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In the following code segment:

@implementation Foo
NSString* bar = @"Some text.";

...

@end

Is bar a static variable, or is it some kind of class or instance variable? Specifically, how is it different than doing the following:

static NSString* bar = @"Some text.";
@implementation Foo

...

@end
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2 Answers 2

up vote 7 down vote accepted

In the first example, bar is a global variable, with global linker visibility to the outside world..

In the second example, bar is a static variable, with local-file-only visibility (i.e., the symbol is not visible outside the current compilation unit).

For both examples, their positioning relative to the Objective-C keyword @implementation is irrelevant. They have absolutely nothing to do with an Objective-C class, and operate the same whether in or out of the @implementation scope.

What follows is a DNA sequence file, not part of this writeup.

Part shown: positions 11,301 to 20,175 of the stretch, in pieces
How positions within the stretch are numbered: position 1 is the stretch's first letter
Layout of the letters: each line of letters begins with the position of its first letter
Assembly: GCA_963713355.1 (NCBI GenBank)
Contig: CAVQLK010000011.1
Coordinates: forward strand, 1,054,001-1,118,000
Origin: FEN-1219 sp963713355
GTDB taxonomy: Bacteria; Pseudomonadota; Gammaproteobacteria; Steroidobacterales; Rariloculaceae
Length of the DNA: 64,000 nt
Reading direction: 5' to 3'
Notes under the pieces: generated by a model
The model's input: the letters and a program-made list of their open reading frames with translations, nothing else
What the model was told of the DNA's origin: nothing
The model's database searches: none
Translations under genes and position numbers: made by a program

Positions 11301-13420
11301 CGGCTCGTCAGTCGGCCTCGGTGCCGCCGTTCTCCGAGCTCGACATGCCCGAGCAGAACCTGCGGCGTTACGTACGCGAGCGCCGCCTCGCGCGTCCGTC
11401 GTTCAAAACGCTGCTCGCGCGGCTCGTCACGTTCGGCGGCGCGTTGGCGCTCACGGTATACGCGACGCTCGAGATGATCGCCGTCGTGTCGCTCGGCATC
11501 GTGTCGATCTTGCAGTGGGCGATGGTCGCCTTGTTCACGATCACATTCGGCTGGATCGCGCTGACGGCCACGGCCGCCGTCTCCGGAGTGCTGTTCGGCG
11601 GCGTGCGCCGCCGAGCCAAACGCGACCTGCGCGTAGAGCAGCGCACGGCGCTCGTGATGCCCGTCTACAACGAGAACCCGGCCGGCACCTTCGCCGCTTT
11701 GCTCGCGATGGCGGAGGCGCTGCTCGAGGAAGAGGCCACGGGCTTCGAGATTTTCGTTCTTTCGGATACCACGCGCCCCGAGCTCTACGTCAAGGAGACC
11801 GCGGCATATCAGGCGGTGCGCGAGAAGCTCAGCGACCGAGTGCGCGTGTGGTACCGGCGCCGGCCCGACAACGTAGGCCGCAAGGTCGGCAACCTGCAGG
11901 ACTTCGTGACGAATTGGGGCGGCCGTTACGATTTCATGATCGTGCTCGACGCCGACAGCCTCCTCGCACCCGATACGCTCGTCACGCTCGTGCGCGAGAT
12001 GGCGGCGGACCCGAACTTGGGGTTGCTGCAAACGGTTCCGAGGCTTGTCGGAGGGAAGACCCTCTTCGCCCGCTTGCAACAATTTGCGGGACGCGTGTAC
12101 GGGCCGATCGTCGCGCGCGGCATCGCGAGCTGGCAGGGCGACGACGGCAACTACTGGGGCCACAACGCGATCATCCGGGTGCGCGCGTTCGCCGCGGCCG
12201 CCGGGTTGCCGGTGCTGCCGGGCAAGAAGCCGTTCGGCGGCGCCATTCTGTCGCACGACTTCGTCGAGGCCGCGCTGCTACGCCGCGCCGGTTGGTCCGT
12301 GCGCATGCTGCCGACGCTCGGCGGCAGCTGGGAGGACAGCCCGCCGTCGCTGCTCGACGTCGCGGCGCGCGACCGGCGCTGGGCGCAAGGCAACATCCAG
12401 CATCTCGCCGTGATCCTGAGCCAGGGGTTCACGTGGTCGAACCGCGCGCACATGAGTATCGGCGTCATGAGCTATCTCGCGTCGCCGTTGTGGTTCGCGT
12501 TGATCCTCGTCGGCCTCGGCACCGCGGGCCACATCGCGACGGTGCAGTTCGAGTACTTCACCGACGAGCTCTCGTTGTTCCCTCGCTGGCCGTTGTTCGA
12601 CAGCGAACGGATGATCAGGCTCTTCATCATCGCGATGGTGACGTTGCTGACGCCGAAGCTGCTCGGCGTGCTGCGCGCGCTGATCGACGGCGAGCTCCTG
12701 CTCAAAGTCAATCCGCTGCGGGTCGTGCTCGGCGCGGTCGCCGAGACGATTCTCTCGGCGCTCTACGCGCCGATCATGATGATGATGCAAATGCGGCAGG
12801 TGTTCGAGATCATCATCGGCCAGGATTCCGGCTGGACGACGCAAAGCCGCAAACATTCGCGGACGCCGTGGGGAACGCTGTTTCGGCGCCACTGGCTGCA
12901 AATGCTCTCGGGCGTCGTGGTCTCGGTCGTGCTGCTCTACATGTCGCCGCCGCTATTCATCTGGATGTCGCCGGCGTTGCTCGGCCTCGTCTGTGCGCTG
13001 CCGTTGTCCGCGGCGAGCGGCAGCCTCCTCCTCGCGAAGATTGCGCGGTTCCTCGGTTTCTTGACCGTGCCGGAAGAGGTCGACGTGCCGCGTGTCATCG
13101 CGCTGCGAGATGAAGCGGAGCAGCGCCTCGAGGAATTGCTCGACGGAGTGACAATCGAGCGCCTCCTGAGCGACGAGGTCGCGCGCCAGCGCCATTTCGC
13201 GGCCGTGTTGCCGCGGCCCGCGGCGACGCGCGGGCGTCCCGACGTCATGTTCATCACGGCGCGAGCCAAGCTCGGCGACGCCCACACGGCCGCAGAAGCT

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So, just to be clear, they are both static variables. However, the linker scope of the two variables are different. This linker scope is determined by the use of the static keyword, correct? –  Brett Sep 9 '12 at 20:22
    
+1. I didn't notice that one of his examples had static and the other didn't, plus the ninja and all. I thought he just meant "what's the difference between declaring it in the implementation and outside the implementation?" –  Metabble Sep 9 '12 at 20:47
2  
@Brett NO. They are not both static variables. The first one is a definition of an externally visible variable. The second one is a static variable, which, by definition, has local-file scope, and does not emit a linker visible symbol. –  Jody Hagins Sep 9 '12 at 21:33

As I understand it, all variables defined outside of a method are global by definition. They are the same as global variables in most any language. They are not implicitly static (AFAIK), but can be explicitly made so. I don't think there's a difference between your two examples, but I may be wrong. I didn't notice you made the second example explicitly static. The top one is global, the bottom one is global and static (file-wide scope).

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